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Are Acrylic Paints Flammable?

is acrylic paint flammable

Whether you want to take a butane torch to your painting, or throw it into an oven, you may be wondering this question. Are acrylic paints flammable? The answer to this question is no. Acrylic paint is water-based, so it is not flammable.

Oil-based paints, on the other hand, such as polyurethane and varnish, are indeed flammable. Both water-based and oil-based paints, however, do contain pigments that are hazardous when not properly disposed of.

One of the greatest benefits to using acrylic paints is that they’re so versatile even when exposed to flame and heat.

From acrylic pouring to porcelain projects, the possibilities are endless when using acrylic paint as your base.

Is Acrylic Paint Flammable When Dry?

We know that acrylic paint is not flammable when it is in its liquid form, but what about after it has dried? When acrylic paint has dried, it is now a different type of substance. It is essentially a solid. Dried acrylic is a plastic polymer which is considered flammable.

Flammable vs Combustible

Remember, flammable and combustible are two different things. They are listed in two separate categories both with different characteristics. Materials are separated into these categories based on their flash points.

Flammable materials have a flash point below 37.8 degrees Celsius, while combustible materials have a flash point above 37.8 degrees Celsius, but below 93.3 degrees Celsius.

What Are Flash Points?

A flash point is a fancy way of classifying the lowest temperature at which vapors of a volatile material will ignite when given a source of ignition.

The Main Differences


  • Burns at normal working temperatures
  • Has a low flash point
  • Some examples of this are gas, paper, rubber, grass, etc


  • These burn at above normal working temperatures
  • Have a high flash point
  • Some examples of this are aluminum, coal, and paints.

Are Acrylic Paint Fumes Flammable?

Did you know that some types of paint and solvents used in painting release fumes that can be toxic or highly flammable? Fortunately, acrylic paint fumes are not flammable, but there are a few other types of paint that are.

Products or paints that have have the potential risk or fire or explosion include, but aren’t limited to, oil-based paints, enamels, varnish, and lacquer. The fire and explosion risk heighten if these paints are used in spray form. An example of a product like this would be an enamel that is sold in a spray can.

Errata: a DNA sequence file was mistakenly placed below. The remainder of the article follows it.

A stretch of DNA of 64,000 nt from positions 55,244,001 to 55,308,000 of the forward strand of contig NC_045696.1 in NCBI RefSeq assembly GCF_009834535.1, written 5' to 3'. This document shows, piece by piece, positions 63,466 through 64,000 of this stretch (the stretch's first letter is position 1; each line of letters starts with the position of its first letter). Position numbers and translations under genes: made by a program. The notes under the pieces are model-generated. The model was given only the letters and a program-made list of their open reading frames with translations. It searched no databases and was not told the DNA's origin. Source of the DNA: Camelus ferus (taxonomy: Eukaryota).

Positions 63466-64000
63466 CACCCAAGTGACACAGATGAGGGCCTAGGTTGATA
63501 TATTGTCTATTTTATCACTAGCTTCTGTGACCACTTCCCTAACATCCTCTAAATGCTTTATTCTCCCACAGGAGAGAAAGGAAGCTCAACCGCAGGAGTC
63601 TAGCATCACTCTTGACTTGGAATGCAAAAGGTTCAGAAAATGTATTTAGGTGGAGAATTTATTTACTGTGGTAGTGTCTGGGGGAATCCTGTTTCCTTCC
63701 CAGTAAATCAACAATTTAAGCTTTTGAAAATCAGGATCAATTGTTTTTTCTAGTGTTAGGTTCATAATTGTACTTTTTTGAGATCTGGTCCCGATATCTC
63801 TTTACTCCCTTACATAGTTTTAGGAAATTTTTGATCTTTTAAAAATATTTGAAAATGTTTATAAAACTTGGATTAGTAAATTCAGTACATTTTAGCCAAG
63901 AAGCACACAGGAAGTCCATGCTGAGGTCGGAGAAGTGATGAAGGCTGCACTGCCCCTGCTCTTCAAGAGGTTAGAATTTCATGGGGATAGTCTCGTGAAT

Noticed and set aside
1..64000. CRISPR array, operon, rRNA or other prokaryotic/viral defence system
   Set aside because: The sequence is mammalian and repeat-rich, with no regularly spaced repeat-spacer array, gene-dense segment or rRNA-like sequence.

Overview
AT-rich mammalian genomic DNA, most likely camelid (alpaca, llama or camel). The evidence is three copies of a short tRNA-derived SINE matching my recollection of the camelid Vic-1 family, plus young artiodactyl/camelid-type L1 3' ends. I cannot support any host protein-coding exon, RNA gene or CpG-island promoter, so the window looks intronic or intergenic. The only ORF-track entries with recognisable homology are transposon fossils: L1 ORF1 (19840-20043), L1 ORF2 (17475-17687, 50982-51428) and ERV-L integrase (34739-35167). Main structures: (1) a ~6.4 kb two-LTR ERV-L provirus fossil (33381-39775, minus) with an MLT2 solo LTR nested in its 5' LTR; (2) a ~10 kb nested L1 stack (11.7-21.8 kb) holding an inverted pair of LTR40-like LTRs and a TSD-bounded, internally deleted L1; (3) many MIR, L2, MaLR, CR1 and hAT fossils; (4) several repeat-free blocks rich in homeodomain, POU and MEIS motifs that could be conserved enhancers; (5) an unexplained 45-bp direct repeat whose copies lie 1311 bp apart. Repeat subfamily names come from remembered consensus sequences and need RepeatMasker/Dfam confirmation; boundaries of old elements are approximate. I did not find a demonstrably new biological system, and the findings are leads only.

Other products like mineral spirits, turpentine, kerosene, acetone, and many paint thinners or solvents used with oil and enamel paints also release highly flammable fumes.

Best practices should always be taken into account when using these types of paints or paint thinners. Make sure, to protect yourself and others from fires or explosions, to ventilate your work space with fresh air. Open windows, doors, and use electric fans to help move the fumes out of your working area to the outdoors.

If you are working with a very high amount of paint fumes, it is recommended to wear an appropriate respirator to prevent dangerous amounts of fumes from being inhaled which can cause illness, disease, or even brain injuries.

Is Acrylic Latex Paint Flammable?

Latex paint is also made from a water soluble base. The main difference is that it is mixed with a polyvinyl material that contains acrylic resin. Latex paint is actually a misleading paint since it actually doesn’t contain any rubber or latex at all.

The name latex is used to describe the paint as rubber based, but the rubber is actually man made. This means this paint is safe to use around people with a latex allergy.

Latex paint is popular due to it going on smooth and looking spectacular on both exterior and interior surfaces with easy cleanup. To answer the question, acrylic latex paint is not flammable due to its water-based ingredients.

Non-Flammable Paints

Non-flammable paints are a category of paint which is fire retardant. These special paints provide a protective coating that is specifically designed to reduce the spread of flames in the event of a fire.

These coatings have a similar appearance of traditional paints and varnishes and it’s very difficult to distinguish between the two even with a trained eye. These types of paints are usually used in commercial buildings and areas that are highly susceptible of fires.

Acrylic Art World

Annick's passion has been painting with acrylics since her youth. She has a lot of experience with all sorts of projects, from simple acrylic painting to advanced techniques like acrylic pouring.

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